The 1978 rules were really clear "no farm animals , no poultry".

To me that is common since, but I really hate those bozos for butchering that stipulation in 1991.



The 1978 rules may have been better but apparently the owners in 1991 wanted something different.

Many municipalities that outlawed chickens in the past are rethinking and passing ordinances to allow them for egg production because attitudes have changed. Most covenants allow amendments for the same reason.

It is very likely that people who wanted chickens read the covenants and understand them, and that is why they moved there.
AugustinD


Posts:1088


06/26/2018 7:18 AM  
Posted By AugustinD on 05/20/2018 8:22 AM
Here are two recent court opinions where the argument that chickens are pets appears to have been quite persuasive. Both courts ruled in favor of the chicken owners.

https://law.justia.com/cases/new-mexico/court-of-appeals/2016/33-850.html

https://law.justia.com/cases/new-york/appellate-division-fourth-department/2014/164-ca-13-01123.html



I am mistaken above about the New York appeals decision. The New York decision was in favor of the HOA and against the chicken owners. (Two of the appeals court's judges argued that the covenant was ambiguous and so the court should err in favor of free enjoyment of land and thus the chicken owners.)

Key paragraph in the ruling against the chicken owners:

"It is well settled that, [s]o long as the [B]oard [of directors of a homeowners' association] acts for the purposes of the [homeowners' association], within the scope of its authority and in good faith, courts will not substitute their judgment for [that of] the [B]oard[ ]' " (Spaulding Lake Club, Inc. v Haibo Jiang, 78 AD3d 1668, 1669, quoting Matter of Levandusky v One Fifth Ave. Apt. Corp., 75 NY2d 530, 538). The Declaration provides that plaintiff's Board "shall have the absolute power to prohibit a pet from being kept on the Properties, including inside residences constructed thereon." Here, plaintiff established that its Board was acting for the purposes of the homeowners' association and within the scope of its authority when it directed defendants to remove the chickens from the property. In addition, there is no evidence [*2]that defendants were " deliberately single[d] out... for harmful treatment' " inasmuch as no other residents of the subdivision had chickens or were in violation of the applicable restrictive covenant (Spaulding Lake Club, Inc., 78 AD3d at 1669), and defendants otherwise " failed to present evidence of bad faith . . . or other misconduct' "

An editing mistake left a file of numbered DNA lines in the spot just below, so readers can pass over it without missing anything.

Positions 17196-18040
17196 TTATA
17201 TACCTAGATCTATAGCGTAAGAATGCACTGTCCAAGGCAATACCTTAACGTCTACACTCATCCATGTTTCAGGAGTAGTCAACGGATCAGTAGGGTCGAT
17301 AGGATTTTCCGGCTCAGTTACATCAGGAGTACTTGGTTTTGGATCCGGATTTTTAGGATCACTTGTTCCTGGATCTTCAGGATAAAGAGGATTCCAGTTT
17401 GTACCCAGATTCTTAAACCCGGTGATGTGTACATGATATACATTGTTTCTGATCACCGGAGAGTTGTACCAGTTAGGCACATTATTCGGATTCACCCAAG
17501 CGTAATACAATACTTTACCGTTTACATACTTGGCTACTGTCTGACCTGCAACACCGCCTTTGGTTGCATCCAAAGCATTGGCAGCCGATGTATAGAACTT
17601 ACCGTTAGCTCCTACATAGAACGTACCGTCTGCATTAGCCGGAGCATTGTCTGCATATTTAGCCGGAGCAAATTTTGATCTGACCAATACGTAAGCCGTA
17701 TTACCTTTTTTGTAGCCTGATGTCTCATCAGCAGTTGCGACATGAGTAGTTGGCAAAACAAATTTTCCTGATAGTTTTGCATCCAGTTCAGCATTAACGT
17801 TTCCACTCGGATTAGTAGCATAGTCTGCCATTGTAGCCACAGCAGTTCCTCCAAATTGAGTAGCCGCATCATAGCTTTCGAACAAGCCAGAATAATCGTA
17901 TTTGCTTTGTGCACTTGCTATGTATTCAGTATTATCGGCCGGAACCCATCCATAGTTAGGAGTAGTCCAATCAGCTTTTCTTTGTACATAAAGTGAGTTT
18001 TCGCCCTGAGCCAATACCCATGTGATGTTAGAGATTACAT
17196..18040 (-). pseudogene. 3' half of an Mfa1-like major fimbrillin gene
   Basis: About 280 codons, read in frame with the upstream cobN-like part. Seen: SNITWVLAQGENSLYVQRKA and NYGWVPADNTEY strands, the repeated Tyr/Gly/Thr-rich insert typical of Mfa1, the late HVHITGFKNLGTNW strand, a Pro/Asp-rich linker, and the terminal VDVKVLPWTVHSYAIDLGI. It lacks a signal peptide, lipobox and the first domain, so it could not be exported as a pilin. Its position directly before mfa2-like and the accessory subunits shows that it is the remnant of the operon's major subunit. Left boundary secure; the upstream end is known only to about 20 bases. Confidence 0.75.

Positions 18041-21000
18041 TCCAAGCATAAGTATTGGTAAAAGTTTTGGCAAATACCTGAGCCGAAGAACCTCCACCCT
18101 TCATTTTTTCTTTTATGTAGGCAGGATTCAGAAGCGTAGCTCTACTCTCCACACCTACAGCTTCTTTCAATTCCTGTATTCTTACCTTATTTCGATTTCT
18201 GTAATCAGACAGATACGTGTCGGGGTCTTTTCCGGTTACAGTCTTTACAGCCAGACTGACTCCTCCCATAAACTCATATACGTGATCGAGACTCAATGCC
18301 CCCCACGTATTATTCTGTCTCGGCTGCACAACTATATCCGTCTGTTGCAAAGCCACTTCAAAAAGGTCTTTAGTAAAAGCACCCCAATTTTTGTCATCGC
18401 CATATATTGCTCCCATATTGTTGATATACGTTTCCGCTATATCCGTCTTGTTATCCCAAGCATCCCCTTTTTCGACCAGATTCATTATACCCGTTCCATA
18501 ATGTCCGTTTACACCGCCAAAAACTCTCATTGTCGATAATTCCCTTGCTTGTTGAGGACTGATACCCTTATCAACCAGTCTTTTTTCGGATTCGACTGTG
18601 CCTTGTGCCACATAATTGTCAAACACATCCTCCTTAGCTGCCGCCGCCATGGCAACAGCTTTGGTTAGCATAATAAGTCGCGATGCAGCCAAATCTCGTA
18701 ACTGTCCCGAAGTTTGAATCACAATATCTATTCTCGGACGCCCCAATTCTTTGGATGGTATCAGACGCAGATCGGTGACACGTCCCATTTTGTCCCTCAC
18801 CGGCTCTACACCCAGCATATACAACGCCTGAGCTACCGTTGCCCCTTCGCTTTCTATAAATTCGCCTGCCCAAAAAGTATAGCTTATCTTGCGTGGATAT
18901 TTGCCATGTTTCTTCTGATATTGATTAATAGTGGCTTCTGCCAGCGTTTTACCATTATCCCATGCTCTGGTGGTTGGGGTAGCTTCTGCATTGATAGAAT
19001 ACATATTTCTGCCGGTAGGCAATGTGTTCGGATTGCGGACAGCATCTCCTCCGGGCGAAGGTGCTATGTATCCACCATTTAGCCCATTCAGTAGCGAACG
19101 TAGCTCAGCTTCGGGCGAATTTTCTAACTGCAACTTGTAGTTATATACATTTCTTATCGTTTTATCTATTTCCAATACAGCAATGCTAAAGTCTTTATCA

This issue seems to be coming up a lot. I want to get the record right.
ArtL1
(Florida)

Posts:114


06/27/2018 4:34 AM  
Something to ask an attorney about before wasting $ going to court:

Your HOA appears to be fairly old. How long have any of the homes there maintained chickens? If >5 years, that's exhausted the statute of limitations on civil contract enforcement. That means the HOA can't enforce that restriction without jumping through some hoops and grandfathering-in those that already have them. I don't know if that also stops individual members from suing to enforce the restriction, but I'd guess it does.
NoahA
(Florida)

Posts:205


06/27/2018 5:15 AM  
Well the board now is talking about "Grandfathering" in the pcopel that have chickens with the clause of "when they die" no more new chickens.

I wish someone would sue the old president that allowed no enforcement for 8 years straight, he single handely runined what was a good community.

and no I did not live here during all 8 years, just the last 2 and I was giving him hell about doing nothing, and he was always saying "if we start to enforce rules people will get mad"